In terms of the sixth criterion, DPSD system classifies events into nine categories. These included events associated with medication, surgical/invasive procedures, concerned falls, suicide and attempted suicide, anesthetic procedures, mistaken patient identity or staff miscommunication, breaks in continuity, cardiac arrest or unexpected death and other types of events.  The Australian Incident Monitoring System (AIMS) classified events according to the Generic Reference Model (GRM), which utilizes the Healthcare Incident Types Classification (HIT Classification) to extract salient information about an event through a series of user-friendly, cascading, natural language questions. Items included are, explanation of information about an event (type, component, person involved, timing of the incident, timing of detection, method of detection, preventability), placing the event in its proper context, and recording system and/or human based factors, contributing to the event, factors minimizing or aggravating outcomes or consequences, and outcomes for the patient and organization. , In The United Kingdom's National Reporting and Learning System (NRLS), events are categorized into six groups including incident details (i.e. type, location, specialty area, outcome); patient details (i.e. demographic and pertinent clinical information); medication; medical devices; staff details; and contributing factors. Contributing factors include those related to the patient, the task, team or social dynamics, the environment, communication, education and training, equipment and resources, medication, and/or organizational structure.  Process-based ISMP reporting system is classified according to 10 key elements including (1) patient information, (2) drug information, (3) communication of drug orders and other drug information, (4) drug labeling, packaging, and nomenclature, (5) drug standardization, storage and distribution, (6) medication device acquisition, use, and monitoring, (7) environmental factor, work flow, and staffing pattern, (8) staff competency and education, (9) patient education, (10) quality processes and risk management. ,
According to the seventh criterion, data analysis in Denmark is done through Safety Assessment Code (SAC) system, in which each event is assigned a risk score on a scale of 1 to 3 based on its severity and probability of occurrence. Almost all analysis is done at an organizational level but Root Cause Analysis (RCA) of adverse events having a high risk score is done at five regional levels.  The England reporting system applies Human Factor Approach (HFA) with a systematic analysis viewpoint to incidents and events. In addition to considering the human factor role in occurrence of incidence, it also investigates technological and organizational issues. Pattern analysis and recognition of trends or clusters during this time will lead to recognition of important changes in a system and this is considered another type of analysis. , Like NRLS system, CIS is done through STARS web, which enables aggregated statistical analysis and supports detection of trends both at the enterprise and national level. , ISMP reporting systems use various methodology for risk analysis like Failure Mode and Effective Analysis (FMEA), Hazard Identification Model (HIM), Root Cause Analysis (RCA), Human Error Approach (HEA), and Comprehensive Proactive Risk Assessment (CPRA). ,,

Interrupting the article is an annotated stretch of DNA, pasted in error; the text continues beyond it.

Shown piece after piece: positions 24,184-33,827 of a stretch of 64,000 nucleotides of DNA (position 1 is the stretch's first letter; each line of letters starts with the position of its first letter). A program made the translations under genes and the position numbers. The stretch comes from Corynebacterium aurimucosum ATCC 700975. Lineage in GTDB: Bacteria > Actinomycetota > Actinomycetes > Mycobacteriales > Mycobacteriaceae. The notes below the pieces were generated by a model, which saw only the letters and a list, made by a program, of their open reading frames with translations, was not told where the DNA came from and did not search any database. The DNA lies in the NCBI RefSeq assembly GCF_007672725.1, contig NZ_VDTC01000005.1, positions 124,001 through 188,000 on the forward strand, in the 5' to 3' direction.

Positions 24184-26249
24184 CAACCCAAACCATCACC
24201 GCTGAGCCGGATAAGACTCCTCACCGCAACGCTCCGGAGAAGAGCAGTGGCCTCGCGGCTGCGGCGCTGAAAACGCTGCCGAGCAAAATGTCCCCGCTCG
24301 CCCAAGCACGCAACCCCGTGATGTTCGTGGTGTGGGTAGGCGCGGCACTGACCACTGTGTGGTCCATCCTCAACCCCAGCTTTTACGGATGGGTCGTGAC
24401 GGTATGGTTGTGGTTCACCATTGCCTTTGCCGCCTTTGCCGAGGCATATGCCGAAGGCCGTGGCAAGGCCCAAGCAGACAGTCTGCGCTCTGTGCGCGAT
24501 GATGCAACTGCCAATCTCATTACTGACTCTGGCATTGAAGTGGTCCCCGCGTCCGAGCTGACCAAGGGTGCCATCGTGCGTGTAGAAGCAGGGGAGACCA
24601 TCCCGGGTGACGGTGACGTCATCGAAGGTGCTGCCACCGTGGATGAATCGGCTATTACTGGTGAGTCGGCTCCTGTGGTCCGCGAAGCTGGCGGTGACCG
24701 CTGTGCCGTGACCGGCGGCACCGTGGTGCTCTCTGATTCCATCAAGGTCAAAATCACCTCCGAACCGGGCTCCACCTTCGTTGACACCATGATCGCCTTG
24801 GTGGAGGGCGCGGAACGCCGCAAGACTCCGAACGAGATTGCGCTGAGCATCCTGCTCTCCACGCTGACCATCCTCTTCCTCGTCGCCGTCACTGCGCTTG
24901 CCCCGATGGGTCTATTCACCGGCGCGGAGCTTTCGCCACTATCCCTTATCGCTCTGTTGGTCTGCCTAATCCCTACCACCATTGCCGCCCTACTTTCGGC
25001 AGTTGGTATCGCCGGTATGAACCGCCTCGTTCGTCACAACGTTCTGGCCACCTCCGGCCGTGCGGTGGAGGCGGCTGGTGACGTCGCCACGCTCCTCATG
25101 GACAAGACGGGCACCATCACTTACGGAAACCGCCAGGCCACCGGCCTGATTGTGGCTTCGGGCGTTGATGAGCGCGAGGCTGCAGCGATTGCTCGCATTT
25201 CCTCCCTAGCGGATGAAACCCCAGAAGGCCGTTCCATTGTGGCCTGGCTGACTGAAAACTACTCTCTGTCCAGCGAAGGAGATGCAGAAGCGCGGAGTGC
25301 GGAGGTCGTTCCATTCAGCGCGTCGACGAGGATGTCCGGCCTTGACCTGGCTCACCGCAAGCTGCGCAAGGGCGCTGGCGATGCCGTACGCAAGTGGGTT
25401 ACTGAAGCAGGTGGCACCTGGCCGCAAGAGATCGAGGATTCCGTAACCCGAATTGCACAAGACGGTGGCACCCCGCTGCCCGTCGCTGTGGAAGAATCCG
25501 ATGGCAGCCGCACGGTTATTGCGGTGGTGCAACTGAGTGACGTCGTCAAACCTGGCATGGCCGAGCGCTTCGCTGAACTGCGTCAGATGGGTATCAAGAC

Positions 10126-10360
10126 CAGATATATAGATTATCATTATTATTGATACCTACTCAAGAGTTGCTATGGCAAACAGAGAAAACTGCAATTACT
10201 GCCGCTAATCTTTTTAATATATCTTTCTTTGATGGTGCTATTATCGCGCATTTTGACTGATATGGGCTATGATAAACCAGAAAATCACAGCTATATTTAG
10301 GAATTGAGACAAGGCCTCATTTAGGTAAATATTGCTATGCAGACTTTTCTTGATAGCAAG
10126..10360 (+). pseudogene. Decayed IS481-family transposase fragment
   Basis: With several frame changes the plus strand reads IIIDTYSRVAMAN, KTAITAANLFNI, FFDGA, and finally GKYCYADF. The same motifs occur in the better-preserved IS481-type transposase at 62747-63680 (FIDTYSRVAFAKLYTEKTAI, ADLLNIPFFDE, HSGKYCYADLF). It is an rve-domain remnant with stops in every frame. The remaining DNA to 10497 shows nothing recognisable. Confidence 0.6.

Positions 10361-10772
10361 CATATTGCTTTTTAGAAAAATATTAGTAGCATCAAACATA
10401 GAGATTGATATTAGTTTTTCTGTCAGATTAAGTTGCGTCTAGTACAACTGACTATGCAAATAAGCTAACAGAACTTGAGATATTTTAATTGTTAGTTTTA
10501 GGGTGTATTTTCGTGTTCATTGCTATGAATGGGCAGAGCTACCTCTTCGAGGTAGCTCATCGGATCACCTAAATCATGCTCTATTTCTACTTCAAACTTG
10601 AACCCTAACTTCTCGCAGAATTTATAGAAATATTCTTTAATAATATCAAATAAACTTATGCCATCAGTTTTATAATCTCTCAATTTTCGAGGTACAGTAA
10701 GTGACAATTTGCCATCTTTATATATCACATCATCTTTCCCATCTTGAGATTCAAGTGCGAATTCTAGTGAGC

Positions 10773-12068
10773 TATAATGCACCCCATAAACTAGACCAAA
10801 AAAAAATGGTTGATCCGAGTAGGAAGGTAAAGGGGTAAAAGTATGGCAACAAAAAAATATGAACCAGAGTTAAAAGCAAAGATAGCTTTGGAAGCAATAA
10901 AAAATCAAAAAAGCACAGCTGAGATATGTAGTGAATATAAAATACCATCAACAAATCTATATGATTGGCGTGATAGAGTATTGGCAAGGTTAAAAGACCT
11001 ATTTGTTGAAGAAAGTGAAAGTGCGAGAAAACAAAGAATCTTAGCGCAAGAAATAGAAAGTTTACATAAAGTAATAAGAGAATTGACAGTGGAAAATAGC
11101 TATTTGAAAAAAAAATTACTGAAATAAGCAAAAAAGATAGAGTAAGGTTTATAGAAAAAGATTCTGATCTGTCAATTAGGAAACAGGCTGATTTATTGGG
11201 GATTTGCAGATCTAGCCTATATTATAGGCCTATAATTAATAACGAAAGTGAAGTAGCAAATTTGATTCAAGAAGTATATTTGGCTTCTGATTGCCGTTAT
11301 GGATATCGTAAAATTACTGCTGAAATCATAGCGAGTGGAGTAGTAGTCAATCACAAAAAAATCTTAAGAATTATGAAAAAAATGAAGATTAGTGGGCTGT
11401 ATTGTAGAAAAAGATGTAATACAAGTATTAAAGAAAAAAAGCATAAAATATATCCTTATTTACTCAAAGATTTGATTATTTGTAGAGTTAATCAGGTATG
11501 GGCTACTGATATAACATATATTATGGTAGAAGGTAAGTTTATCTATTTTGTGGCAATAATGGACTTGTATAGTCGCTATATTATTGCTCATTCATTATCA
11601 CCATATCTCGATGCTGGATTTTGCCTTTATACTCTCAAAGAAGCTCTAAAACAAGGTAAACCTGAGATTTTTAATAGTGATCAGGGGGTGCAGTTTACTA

Except routine reporting systems, NRLS and DPSD have developed specific mechanisms to report incidents. The Local Risk Management System (LRMS) in England collects most patient reports from hospitals and other organizations and then sends it to the NPSA. Also, an electronic web-based reporting form has been developed as an interim measure for those organizations that have not yet established an LRMS. , In Denmark, representatives from the five Danish Regions and the hospitals are involved in collecting data on patients and analyzing adverse events and making sure that the data is anonymous before being forwarded to the National Board of Health.
| Discussion|| |
In this study we have found two main category of reporting features. These categories and subdivided categories can be seen in the figure below. We have considered two main categories of reporting system including infrastructure feature and process feature. Process feature is subdivided into descriptive and evaluative criteria. Reviewed study of Doupi investigated the experiences of reporting systems in Europe (England, Scotland, Ireland and Denmark). In this study, the main characteristics of national reporting systems such as objectives, nature and confidentiality aspects were introduced. Process features such as who are the reporters, how does reporting take place, anonymity, what is reported, analysis and dissemination were introduced. Our study introduced four more process features, which included data collection, reporting form, classification and coverage level. Subcategories of both main and process features are maintained with more details in this study.